Authorities said they are investigating a shooting at a school in Alabama in which a 17-year-old female student was killed as apparently accidental.
A 17-year-old boy was injured in the incident at Huffman High School in Birmingham.
Birmingham Interim Police Chief Orlando Wilson said investigators are seeking to piece together the exact circumstances surrounding the shooting at dismissal time on Wednesday afternoon.
He added that the inquiry will involve scouring school surveillance video for clues and completing interviews among students and staff at the school.
“At this particular time, we are considering this accidental,” Mr Wilson said at a news conference just hours after the incident. “Right now we have a lot of unanswered questions.”
The shooting prompted a brief lockdown, although students were released late on Wednesday and authorities said they had subsequently determined that the shooting was not perpetrated by “someone from the outside” the school.
Mr Wilson declined to say who fired the gun or to identify what firearm was involved, adding it had been recovered by authorities.
No arrests were immediately reported and the two students were not identified.
“We are asking questions from the staff, the students, anyone who was in that area,” Mr Wilson said. “This should not happen in schools.”
He said police have already questioned students but declined to say how many. He also would not confirm that metal detectors were in place and functioning in the school.
Huffman High in north-east Birmingham is one of the largest high schools in the city. The Birmingham City School system said in a statement that the shooting prompted a brief lockdown and added two students were involved as school was ending for the day.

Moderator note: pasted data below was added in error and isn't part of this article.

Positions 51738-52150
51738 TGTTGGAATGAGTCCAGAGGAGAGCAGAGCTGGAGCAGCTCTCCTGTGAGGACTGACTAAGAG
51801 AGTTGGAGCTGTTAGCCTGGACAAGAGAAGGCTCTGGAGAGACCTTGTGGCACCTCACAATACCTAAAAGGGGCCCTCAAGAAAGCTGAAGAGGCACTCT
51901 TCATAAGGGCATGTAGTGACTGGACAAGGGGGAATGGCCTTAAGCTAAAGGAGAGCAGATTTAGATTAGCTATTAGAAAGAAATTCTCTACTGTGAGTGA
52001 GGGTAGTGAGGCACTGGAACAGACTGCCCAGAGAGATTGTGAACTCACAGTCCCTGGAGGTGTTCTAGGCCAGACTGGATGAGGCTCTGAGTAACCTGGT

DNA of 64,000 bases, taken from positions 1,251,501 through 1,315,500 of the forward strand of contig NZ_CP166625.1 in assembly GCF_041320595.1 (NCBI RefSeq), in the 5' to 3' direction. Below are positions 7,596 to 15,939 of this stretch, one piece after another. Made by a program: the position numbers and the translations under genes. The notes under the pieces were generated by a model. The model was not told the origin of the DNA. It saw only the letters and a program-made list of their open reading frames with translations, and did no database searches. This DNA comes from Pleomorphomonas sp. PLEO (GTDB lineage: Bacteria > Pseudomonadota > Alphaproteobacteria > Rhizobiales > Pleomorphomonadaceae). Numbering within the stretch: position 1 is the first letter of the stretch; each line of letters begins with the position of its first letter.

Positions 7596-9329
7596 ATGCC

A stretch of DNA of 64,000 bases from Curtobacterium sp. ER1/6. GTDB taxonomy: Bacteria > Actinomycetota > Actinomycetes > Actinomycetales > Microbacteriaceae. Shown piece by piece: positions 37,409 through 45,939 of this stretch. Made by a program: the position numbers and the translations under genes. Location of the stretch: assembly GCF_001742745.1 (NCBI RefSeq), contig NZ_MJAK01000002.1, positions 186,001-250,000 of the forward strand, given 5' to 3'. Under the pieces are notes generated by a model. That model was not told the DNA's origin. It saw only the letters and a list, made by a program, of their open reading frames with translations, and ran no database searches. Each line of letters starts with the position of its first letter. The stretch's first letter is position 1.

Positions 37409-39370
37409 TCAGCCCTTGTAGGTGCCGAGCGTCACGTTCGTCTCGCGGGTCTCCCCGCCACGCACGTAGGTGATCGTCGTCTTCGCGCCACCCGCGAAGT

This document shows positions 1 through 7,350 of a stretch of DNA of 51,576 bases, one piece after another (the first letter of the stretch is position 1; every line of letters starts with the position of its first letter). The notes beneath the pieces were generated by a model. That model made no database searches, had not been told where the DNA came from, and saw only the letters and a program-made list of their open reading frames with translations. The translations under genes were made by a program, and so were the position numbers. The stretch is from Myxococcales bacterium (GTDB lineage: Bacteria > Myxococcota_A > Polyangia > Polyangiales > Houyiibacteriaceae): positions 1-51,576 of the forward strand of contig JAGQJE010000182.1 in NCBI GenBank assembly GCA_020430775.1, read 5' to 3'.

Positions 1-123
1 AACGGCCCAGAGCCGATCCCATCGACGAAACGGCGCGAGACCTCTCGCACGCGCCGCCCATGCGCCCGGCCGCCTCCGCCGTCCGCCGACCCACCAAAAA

Birmingham Mayor Randall Woodfin said the dead student would have been 18 in about a month’s time and was a senior “who had aspirations and dreams to be a nurse”.
“We are not just talking about some person, (we’re) talking about losing a part of our future. Our hearts are heavy,” he said.
Birmingham City Schools Superintendent Lisa Herring said her goal was to support the family of the teenager who died and to reassure parents about the safety of their children.
Alabama Governor Kay Ivey said she was saddened by the student’s death.
“I am praying for the family of this young lady who has tragically lost her life way too early … it reaffirms that there is no place for students to have firearms or other weapons on campus.”
The shooting took place just a day after Ms Ivey created a school safety council in Alabama to make recommendations on security.
The security plan would ensure schools have an updated security response plan for sharing information about potential threats. It would also require schools to train students and school employees on how to respond to an emergency situation.
Multiple Bills also have been proposed in the Alabama legislature after 17 people were killed last month in a shooting rampage at a high school in Parkland, Florida.
Varying proposals by Republicans would arm either teachers or volunteer security forces in schools, while measures sought by Democrats would seek to limit or ban the sale of assault weapons.
The proposals face a tight deadline before the end of Alabama’s legislative session this election year.